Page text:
Civil Air Patrol

Bucking Tradition

Iowan One Of CAP’s First Female Pilots

By Kristi Carr

One-hundred years old — is it the new 80?

For Sgt. Ruth Beard Fuller, who turned 100 in April, redefining roles and standards has been a constant theme throughout her long life.

So, it is not surprising she was among the first Iowa Wing recruits, within months of its establishment in 1943. In her memoirs (Ruth Beard Fuller Papers, Iowa Women’s Archives, University of Iowa Libraries), Fuller wrote: “About the time I began flying, I joined the Civil Air Patrol. Wartime, remember? There were weekly drills and instruction on various civil defense matters.”

A compelling reason to join the Civil Air Patrol, she acknowledged, was the opportunity to do what she loved — fly. Flying mail or airplane parts to Midwest cities were some of her assignments.

A young girl dreams of flying

Her dream to fly was born, Fuller said, at the age of 12 when she attended the 1919 Iowa State Fair, where Ruth Laws appeared as a “barnstormer, taking passengers on brief rides. Because her name was Ruth, I took it as an omen.”

Fuller postponed her flying aspirations, however, for more than two decades. In the interim, she finished her secondary education while avidly playing basketball and writing for the Mount Ayr, Iowa, school newspaper. In the 1920s, she was in the minority as a female student at the State University of Iowa (now the University of Iowa).

“For my life after school,” she noted, “I had three choices. One was to be a physical education teacher or go on to law school like my father. The other was not something I made public. It was to get married and have six children.” When she met Bernard “Barney” Fuller in a college physics make-up class, the decision became clear. But even in marriage, she tested tradition as she was Protestant and he was Catholic.

The dream becomes a reality

Lest anyone think Fuller was turning status quo, after marriage and the birth of her two daughters, Peg and Joan, she brought her dreams of flying back into focus at age 36, spurred by the arrival in Centerville, Iowa, where she was now living, of S.A. Hopkins, the town’s first flight instructor.

“The airport-owned plane was a Cub Coupe side-byside with an air speed of 65 miles per hour for cruising,” she recalled. “It had dual controls and could be flown from either side.”

Fuller’s memoirs chronicle her first lessons of “climbs and turns,” followed after only 14 hours of instruction and then the chance to solo. “I loved it,” said Fuller, “but was so scared I carefully did the dishes, made the beds and straightened the whole house before going for my morning flying.”


"A compelling reason to join the Civil Air Patrol was the opportunity to do what she loved — fly." — Ruth Beard Fuller 


After a successful solo flight, Fuller said the next step was to obtain a private pilot license, which involved practicing intentional stalls or spins to learn what to do “if found in that pickle.” Once she had her license in the spring of 1944, she joined the Civil Air Patrol. At that time, most women recruits joined because their husbands belonged, and they did the usual women’s work, as secretaries or radio operators.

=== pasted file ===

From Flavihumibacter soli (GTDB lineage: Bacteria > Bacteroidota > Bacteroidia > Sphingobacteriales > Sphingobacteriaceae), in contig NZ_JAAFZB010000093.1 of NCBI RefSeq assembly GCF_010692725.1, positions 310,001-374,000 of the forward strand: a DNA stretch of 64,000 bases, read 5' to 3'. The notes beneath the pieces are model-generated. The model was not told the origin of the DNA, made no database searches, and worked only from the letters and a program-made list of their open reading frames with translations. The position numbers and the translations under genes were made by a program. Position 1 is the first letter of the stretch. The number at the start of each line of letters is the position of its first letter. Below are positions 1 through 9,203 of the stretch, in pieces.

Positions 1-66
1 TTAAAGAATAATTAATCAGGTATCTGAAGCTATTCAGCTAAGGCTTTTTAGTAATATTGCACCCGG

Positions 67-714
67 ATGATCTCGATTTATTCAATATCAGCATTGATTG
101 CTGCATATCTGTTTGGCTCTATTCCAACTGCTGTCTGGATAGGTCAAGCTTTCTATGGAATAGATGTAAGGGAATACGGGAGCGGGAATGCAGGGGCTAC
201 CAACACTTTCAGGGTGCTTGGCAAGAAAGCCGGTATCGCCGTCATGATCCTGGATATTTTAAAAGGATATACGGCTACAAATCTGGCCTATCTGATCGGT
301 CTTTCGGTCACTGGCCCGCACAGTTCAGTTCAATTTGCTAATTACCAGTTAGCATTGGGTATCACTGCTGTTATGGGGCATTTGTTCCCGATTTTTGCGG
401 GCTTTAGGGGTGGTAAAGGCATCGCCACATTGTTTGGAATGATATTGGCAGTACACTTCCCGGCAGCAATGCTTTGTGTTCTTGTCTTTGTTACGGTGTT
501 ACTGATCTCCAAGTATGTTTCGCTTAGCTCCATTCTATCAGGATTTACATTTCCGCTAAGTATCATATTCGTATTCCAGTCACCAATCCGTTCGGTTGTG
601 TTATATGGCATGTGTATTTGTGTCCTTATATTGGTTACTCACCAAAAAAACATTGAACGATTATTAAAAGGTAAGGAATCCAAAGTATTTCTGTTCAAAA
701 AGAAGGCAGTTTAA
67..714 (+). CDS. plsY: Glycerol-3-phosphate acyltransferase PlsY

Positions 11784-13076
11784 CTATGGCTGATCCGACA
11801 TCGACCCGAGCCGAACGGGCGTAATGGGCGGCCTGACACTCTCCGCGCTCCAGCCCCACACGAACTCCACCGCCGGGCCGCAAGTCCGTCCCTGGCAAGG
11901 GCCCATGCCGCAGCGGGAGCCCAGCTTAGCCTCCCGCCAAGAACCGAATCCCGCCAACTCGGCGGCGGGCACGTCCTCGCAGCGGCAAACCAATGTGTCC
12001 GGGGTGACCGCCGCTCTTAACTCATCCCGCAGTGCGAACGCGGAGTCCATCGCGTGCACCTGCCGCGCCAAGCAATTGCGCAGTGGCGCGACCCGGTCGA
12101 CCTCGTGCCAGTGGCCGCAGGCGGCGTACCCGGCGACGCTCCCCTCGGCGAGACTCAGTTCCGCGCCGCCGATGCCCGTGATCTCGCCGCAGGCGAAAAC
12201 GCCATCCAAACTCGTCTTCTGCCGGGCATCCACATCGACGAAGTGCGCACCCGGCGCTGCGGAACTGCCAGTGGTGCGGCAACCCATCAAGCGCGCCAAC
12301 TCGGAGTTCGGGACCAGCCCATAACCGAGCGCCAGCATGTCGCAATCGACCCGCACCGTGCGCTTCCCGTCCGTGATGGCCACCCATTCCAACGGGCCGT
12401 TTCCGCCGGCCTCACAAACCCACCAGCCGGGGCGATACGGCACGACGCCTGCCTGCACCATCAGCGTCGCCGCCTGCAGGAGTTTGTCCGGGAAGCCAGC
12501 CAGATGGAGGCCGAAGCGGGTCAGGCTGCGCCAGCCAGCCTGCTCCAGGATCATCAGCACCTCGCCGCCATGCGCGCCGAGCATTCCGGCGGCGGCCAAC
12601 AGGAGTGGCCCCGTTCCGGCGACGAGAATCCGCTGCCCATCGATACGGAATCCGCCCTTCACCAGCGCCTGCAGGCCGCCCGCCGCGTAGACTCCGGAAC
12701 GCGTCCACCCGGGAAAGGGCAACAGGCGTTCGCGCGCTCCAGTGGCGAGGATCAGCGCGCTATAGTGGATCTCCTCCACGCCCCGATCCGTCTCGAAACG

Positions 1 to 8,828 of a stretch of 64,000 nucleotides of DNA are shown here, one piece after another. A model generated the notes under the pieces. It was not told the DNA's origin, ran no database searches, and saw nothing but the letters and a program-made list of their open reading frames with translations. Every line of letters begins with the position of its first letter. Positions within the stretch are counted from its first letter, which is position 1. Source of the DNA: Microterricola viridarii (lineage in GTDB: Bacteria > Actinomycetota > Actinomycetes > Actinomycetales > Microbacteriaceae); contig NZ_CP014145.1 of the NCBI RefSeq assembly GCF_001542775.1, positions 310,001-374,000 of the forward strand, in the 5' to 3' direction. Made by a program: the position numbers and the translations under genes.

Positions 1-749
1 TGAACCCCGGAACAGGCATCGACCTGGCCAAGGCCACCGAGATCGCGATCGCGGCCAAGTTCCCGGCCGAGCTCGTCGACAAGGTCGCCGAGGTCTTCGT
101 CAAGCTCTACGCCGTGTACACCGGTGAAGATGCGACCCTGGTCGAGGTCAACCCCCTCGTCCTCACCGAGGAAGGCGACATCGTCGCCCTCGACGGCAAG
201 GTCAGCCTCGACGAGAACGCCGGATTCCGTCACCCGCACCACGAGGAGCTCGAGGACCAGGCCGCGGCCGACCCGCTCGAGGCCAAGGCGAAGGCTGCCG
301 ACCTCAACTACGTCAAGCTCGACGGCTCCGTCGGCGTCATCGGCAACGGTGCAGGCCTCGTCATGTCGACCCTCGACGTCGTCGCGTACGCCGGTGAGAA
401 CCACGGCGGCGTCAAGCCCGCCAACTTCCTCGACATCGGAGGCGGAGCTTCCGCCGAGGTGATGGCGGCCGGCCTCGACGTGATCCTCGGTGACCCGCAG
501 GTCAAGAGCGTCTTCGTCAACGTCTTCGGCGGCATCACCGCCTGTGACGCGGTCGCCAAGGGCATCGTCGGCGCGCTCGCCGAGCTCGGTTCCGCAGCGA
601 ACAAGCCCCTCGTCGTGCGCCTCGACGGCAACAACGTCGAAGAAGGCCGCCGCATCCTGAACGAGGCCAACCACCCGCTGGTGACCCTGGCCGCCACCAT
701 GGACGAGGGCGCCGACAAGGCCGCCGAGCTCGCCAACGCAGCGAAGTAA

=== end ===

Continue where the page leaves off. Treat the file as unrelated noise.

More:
Instead, Fuller was, of course, a pilot — the only female pilot in the squadron.

Even so, Fuller’s daughter, Peg, said women were restricted back then, which turned her mother into an “early feminist.” As Fuller wrote, “One last thought for women’s lib. All the other flyers in CAP were men and commissioned officers. I was a technical sergeant.”

Besides flying for the Civil Air Patrol, Fuller took to the skies to shuttle her husband to business meetings in their private plane, and she figures she treated at least 88 friends and relatives to their first flight. In fact, she reported a scare when she took her husband’s 77-yearold Uncle Tony for his first ride. “We were only up about 400 feet, making the first turn of the takeoff pattern, when suddenly he turned toward me and put both arms around me,” she said. “I thought he was panicking. Instead he said, ‘Ruth, I don’t know how I’ll ever thank you for getting me off the ground.’ ”

Dreams turn to memories

Sgt. Ruth Fuller ties down her plane after landing at the Iowa City airport to speak at a luncheon.

By early 1951, after logging more than 400 hours, Fuller left her flying days behind when she and her husband sold their private plane. At the time, her husband had his student license and Peg was doing landings and takeoffs, but, as Fuller noted, “To fly, one has to trust the ground crew completely. At that time we couldn’t, so we thought it best to get out of flying.”

Even without flying, Fuller continued her life with a full plate of activities — working with the Democratic National Committee; the Catholic Church, to which she’d converted; and the activities of her two daughters.

According to family legend, as related by her daughter, Fuller’s father had consistently encouraged her when she was young, telling her “she could do anything she wanted.” It was obviously a lesson Fuller never forgot, because, in her 90s, she taught herself how to use a computer so she could write her memoirs.

 

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